This breezy superhero picture may be what we deserve, and just what we need most.
Let’s pause and reflect that there is now an Ant-Man franchise. What that says about the state of Hollywood’s rampant sequel culture, and the total dominance of superhero pictures, is up for debate. Ant-Man and the Wasp exists and that is a good thing. Like its predecessor, the film is gleefully inessential. And therein lies its charm. The stakes here are ridiculously low, especially when compared to its dull and bombastic MCU sibling, Avengers: Infinity War.
Thankfully, this is no overstuffed Crossover Event. Instead, it’s a spry heist comedy, one that zigs and zags through its (still too long) runtime with impish zest and even a bit of recognizable humanity. Best of all, everyone involved understands its lowly status in the corporate pecking order, and therefore, cuts loose. And why not? There’s little on the line.
Ant-Man and the Wasp picks up after the events of Captain America: Civil War and before the aforementioned Avengers movie. It is still surprising how little these movies fill in narrative gaps and stand proudly as installments in an ongoing serial. Even those who consider themselves pretty knowledgeable about the larger Marvel Universe may need to whisper questions to those seated next to them.
The circumstances into which the movie plops the audience is one such arena for questions. Why, for example, is our hero and devoted father Scott Lang (Paul Rudd, that handsome goofball) under house arrest? What did he do to piss off FBI agents, Hank Pym (an all-in Michael Douglas) and his daughter Hope Van Dyne (Evangeline Lilly, here at her post-Lost best)? How does Michelle Pfeiffer factor into the larger story, yet again? Not to mention the joyful duo played by Judy Grier and Bobby Cannavale? Toss in Michael Pena, T.I. and Laurence Fishburne and one might ask: How did such a superlative cast get past Disney execs?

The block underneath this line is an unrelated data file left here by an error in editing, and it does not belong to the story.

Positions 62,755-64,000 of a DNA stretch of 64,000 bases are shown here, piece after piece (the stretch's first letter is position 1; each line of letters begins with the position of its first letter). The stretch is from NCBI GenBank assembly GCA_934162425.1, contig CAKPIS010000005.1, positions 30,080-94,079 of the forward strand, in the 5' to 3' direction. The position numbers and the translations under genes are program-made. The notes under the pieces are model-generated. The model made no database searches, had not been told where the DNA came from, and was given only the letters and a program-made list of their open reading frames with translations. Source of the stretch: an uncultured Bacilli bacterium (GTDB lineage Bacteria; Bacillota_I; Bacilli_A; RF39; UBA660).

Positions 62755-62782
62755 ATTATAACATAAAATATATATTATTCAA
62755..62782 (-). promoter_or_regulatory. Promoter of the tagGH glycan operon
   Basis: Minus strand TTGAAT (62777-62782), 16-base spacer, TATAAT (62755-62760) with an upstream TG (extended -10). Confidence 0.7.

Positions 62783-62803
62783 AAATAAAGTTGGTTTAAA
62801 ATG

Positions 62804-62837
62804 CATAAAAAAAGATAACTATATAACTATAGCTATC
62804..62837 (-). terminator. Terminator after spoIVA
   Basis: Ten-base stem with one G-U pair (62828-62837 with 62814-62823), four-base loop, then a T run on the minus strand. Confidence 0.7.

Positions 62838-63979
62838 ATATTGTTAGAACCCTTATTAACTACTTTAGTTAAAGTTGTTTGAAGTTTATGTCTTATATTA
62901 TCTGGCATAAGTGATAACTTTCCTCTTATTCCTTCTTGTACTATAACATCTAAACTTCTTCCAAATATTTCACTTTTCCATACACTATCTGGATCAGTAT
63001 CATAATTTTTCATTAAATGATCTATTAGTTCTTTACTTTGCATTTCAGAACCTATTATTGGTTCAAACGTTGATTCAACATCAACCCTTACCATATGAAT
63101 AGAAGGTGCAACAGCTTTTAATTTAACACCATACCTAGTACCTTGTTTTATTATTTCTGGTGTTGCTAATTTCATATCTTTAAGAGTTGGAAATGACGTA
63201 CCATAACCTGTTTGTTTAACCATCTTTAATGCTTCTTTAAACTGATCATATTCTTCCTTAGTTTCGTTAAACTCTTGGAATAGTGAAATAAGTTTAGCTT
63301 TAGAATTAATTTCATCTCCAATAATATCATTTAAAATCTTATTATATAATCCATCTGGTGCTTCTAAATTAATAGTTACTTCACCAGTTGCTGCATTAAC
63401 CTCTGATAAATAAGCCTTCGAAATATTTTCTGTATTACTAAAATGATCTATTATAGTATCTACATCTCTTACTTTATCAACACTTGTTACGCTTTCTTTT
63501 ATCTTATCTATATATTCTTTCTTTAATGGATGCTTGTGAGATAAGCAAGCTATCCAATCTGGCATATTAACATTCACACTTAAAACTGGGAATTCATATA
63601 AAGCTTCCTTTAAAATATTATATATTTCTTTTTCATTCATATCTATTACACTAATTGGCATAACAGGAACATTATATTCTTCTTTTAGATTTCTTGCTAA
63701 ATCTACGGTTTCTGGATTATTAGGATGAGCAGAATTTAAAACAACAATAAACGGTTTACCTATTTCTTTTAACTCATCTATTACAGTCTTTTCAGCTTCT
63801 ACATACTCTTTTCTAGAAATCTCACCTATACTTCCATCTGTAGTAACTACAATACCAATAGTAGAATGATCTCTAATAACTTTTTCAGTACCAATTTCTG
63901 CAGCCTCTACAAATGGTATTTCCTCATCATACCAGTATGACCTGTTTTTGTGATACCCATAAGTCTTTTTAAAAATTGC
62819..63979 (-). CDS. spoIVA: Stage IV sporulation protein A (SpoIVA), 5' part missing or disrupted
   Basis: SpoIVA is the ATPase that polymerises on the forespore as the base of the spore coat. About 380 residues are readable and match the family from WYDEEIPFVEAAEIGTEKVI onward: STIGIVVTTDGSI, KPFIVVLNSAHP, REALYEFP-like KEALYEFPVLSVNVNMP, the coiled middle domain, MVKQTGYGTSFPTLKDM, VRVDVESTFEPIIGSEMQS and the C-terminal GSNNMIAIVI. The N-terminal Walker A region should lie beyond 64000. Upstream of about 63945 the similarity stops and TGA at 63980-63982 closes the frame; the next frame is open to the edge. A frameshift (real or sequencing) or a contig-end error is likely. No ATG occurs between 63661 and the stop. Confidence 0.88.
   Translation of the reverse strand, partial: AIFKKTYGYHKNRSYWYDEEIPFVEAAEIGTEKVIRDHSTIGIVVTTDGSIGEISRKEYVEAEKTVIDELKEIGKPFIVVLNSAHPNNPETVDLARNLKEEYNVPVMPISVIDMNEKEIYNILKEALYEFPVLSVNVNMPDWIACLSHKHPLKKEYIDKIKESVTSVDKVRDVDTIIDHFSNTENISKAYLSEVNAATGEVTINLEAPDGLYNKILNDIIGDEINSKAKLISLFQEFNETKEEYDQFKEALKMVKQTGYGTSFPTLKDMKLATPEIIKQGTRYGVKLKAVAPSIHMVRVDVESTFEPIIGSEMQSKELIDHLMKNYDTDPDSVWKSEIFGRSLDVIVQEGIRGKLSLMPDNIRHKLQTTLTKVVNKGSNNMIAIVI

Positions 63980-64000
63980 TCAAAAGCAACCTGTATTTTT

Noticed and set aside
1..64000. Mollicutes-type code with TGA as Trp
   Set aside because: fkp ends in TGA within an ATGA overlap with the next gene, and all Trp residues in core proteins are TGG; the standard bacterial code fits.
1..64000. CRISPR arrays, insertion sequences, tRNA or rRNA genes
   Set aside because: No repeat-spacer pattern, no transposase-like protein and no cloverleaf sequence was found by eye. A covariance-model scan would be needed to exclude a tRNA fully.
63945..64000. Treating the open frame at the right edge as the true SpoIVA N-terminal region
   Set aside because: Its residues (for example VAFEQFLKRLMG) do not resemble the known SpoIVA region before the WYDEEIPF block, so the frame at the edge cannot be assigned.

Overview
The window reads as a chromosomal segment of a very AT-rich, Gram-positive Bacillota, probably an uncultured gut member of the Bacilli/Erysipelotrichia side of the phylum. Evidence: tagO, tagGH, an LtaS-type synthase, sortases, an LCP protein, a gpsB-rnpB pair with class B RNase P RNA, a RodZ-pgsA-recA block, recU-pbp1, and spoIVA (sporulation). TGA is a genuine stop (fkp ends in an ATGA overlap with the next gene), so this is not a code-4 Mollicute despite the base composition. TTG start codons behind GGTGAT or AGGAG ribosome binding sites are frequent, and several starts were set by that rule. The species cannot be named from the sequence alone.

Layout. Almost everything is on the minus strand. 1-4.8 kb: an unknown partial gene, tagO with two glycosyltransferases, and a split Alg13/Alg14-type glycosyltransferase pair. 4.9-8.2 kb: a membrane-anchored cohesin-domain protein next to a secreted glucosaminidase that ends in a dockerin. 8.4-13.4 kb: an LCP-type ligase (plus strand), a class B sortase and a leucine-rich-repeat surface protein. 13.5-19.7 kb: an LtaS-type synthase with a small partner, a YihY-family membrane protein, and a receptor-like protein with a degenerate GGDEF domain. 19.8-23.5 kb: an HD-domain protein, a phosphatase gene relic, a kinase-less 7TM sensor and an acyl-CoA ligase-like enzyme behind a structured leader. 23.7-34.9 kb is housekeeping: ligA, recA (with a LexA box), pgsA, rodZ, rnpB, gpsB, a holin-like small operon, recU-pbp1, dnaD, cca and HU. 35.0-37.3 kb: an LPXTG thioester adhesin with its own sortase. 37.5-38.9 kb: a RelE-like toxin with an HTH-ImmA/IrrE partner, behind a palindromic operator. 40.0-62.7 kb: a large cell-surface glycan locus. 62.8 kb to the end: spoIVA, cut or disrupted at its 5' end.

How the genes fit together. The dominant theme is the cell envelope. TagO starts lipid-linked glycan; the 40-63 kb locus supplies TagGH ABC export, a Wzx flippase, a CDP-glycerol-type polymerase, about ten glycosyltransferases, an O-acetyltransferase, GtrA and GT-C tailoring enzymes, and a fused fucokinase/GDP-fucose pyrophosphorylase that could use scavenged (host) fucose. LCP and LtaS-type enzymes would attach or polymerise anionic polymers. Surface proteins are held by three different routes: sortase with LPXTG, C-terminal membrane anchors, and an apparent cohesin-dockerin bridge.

Eh, who cares?
Ant-Man and the Wasp may not match the formal execution of Soderbergh’s Ocean’s trilogy, but it captures a similar puckish spirit. If the MCU keeps churning out intermittent, oddball blockbusters such as this, movie viewers would tolerate universe-ending peril with equanimity and patience. This movie is fun! And being fun is important. Especially when the temperature outside is scorching and conditions within the multiplex are so artificially pleasant.
There’s a winking acknowledgment on the part of everyone involved that this comedic gem carries little heft in the grand scheme of things. Thank God. Or Thanos. Or whomever.
Humans turn to fluttering, charred scraps in a post-credit sequence, just as they did during the boring climax of the last Avengers picture. And that shock connects this deliriously enjoyable tale to a further installment. And on and on and on.
Stop to enjoy its jokes. Take a second to laugh. Gulp for air. Another interstellar epic is coming soon enough. We’re all, apparently, toast in the end. Ant-Man and the Wasp swoops in to the rescue. This breezy superhero picture may be what we deserve, and just what we need most.